|Publication number||US5961238 A|
|Application number||US 08/952,034|
|Publication date||Oct 5, 1999|
|Filing date||Apr 29, 1996|
|Priority date||May 6, 1995|
|Also published as||CA2220330A1, DE19516764A1, EP0824330A1, WO1996034546A1|
|Publication number||08952034, 952034, PCT/1996/1785, PCT/EP/1996/001785, PCT/EP/1996/01785, PCT/EP/96/001785, PCT/EP/96/01785, PCT/EP1996/001785, PCT/EP1996/01785, PCT/EP1996001785, PCT/EP199601785, PCT/EP96/001785, PCT/EP96/01785, PCT/EP96001785, PCT/EP9601785, US 5961238 A, US 5961238A, US-A-5961238, US5961238 A, US5961238A|
|Inventors||Marco de Bruin, Mark Brouwer|
|Original Assignee||Henkel Kommanditgesellschaft Auf Aktien|
|Export Citation||BiBTeX, EndNote, RefMan|
|Patent Citations (17), Referenced by (17), Classifications (7), Legal Events (4)|
|External Links: USPTO, USPTO Assignment, Espacenet|
1.0 Field of the Invention
This invention relates generally to a container for a fluid product, more particularly correcting fluid, comprising an opening which is provided with a removable closure cap with an integrated brush-like applicator, and into which opening is inserted a mechanism for at least partially closing off the opening after the applicator is removed.
2.0 Discussion of Related Art
Containers for correcting fluid have been known for some time. To remove correcting fluid and apply it to paper, the closure cap is unscrewed so that the integral brush-like applicator is removed from the container, the tip of the brush automatically being guided along a sleeve-like stripper which enables the amount of fluid removed to be controlled to a certain extent. However, after repeated use, the fluid can no longer be satisfactorily stripped at such a stripper. Instead, the passage cross-section of the stripper gradually becomes blocked after prolonged use of the container so that removal of the brush-like applicator and stripping of the brush end and re-insertion thereof without damage are made increasingly difficult or even impossible.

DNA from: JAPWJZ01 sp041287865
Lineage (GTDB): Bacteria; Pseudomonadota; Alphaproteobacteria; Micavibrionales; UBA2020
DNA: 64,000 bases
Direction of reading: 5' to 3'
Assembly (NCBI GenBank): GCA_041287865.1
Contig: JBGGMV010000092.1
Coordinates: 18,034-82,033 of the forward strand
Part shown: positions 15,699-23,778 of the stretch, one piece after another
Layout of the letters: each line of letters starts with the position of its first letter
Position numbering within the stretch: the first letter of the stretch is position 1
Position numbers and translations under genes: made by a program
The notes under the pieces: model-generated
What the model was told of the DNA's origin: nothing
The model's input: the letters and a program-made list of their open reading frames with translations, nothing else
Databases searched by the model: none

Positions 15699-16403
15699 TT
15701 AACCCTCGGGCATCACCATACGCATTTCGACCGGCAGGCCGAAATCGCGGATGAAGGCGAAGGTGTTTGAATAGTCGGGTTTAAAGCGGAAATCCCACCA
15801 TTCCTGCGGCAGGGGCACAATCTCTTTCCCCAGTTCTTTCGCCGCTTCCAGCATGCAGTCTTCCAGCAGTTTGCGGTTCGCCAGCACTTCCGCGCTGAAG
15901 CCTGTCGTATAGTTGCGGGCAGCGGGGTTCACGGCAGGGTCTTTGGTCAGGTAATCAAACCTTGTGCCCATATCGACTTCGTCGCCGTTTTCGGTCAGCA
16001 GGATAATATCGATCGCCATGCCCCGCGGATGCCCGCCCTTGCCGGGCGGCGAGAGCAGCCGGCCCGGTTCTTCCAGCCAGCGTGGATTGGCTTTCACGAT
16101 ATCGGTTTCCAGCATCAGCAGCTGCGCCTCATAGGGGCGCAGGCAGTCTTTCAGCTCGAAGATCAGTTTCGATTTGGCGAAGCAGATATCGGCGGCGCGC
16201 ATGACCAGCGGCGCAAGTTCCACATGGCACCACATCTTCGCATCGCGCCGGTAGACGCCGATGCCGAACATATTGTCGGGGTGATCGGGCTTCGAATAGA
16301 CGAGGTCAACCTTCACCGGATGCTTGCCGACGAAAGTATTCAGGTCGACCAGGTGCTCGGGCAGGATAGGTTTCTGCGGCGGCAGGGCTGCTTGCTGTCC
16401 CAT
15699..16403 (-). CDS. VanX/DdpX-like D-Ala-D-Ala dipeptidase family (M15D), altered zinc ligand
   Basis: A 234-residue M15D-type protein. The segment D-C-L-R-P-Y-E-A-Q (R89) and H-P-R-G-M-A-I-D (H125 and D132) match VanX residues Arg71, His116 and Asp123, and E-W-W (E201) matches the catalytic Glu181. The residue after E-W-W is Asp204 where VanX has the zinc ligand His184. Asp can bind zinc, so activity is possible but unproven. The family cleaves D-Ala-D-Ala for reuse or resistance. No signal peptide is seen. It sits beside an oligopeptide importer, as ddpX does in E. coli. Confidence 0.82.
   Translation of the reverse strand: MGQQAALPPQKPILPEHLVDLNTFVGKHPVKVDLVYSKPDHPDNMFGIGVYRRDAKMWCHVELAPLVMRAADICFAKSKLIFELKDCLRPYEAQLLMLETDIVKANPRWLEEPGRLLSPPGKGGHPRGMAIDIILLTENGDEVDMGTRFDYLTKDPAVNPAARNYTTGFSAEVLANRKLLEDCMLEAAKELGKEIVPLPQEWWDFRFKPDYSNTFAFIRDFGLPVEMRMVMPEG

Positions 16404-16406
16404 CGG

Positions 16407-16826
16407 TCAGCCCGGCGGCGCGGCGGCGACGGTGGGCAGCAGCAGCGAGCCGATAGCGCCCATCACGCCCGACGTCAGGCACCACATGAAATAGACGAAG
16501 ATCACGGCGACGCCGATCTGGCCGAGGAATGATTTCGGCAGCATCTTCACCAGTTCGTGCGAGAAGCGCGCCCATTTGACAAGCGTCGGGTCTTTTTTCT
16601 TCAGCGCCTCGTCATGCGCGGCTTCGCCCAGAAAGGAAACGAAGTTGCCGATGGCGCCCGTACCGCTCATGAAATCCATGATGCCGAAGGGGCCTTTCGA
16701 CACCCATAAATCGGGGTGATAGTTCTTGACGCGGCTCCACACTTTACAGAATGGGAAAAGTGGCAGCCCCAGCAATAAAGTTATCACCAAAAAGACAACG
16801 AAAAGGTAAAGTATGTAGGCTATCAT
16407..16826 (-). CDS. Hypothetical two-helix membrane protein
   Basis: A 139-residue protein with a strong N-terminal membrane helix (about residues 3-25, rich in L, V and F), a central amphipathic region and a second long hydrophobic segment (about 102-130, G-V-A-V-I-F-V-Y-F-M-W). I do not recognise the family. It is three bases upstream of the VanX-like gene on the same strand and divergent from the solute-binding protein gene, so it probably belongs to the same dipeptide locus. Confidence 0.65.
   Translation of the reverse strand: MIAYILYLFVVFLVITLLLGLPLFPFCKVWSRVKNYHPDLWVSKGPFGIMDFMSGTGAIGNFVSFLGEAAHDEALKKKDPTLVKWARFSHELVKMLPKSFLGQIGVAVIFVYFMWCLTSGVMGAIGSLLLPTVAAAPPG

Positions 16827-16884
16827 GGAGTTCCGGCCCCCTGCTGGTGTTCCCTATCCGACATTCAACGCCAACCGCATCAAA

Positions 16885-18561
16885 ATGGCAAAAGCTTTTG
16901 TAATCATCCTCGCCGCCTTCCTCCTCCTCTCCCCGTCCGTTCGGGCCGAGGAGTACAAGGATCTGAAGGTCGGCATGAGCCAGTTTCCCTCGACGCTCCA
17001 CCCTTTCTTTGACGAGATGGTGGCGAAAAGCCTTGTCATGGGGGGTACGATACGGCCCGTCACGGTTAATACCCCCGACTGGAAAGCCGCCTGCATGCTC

In addition, such containers are a disadvantage where solvent-containing fluids are used. This is because, under the effect of temperature and the reduction in the volume of fluid through consumption, the ratio by volume of fluid space to vapor space above the fluid in the container changes during use. Accordingly, part of the solvent vapor escapes to an increasing extent each time the container is opened. The loss of solvent leads to the deleterious effects mentioned previoulsy.
DE 87 13 273 U1 describes a container in which the sleeve-like stripper is in the form of a separating tube which extends to the bottom of the container and which is formed at its lower end with relatively small fluid throughflow openings. Accordingly, the separating tube dips into the fluid accommodated in the container and, in doing so, is intended to separate the vapor space above the surface of the fluid from the removal opening of the container. This is supposed to prevent vapor mixtures of high solvent content from being directly driven out from the vapor space above the fluid and hence from the container by the pumping effect of the brush-like applicator dipping into the fluid. However, the separating tube does not act as a stripper so that it is virtually impossible to remove measured amounts of fluid from the container with the brush-like applicator. Stripping is only possible at the upper rim of the opening which becomes soiled and sticky. In addition, the fluid throughflow openings towards the lower edge of the separating tube can easily become blocked so that satisfactory flow of the fluid from the actual container space into the separating tube is no longer guaranteed.
Another prior container of interest is taught in WO 95/11839. This container has a sleeve-like stripper with strip-like stripping laps which bear resiliently against one another on their inner surfaces and which at least locally close the passage cross-section of the stripper. The stripping laps bear against the brush-like applicator on all sides and, when the brush-like applicator is withdrawn from the container, lead to stripping of the fluid on all sides so that only a measured amount of fluid is present on the tip of the brush. Although a container of this type is capable in principle of avoiding the problems mentioned above, it has been found that the strip-like stripping laps, which are normally made of plastic in such containers, gradually lose their resiliency because, when the container is not in use, i.e. when the brush-like applicator is fully inserted, the resilient stripping laps are permanently bent outwards against the spring force. The result of this is that the stripping effect of the stripping laps and their sealing effect increasingly diminish over a prolonged period and, after a certain time, their sealing effect can no longer be guaranteed when the container is opened. A similar solution with the same disadvantages is known from DE 92 05 308 U1.
3.0 Summary of the Invention
Accordingly, one object of the present invention is to improve a container for correction fluid in question in such a way that, even over a prolonged period, satisfactory, measured removal of the fluid is guaranteed and losses of vaporous product present in the container are largely avoided when the container is opened to remove fluid.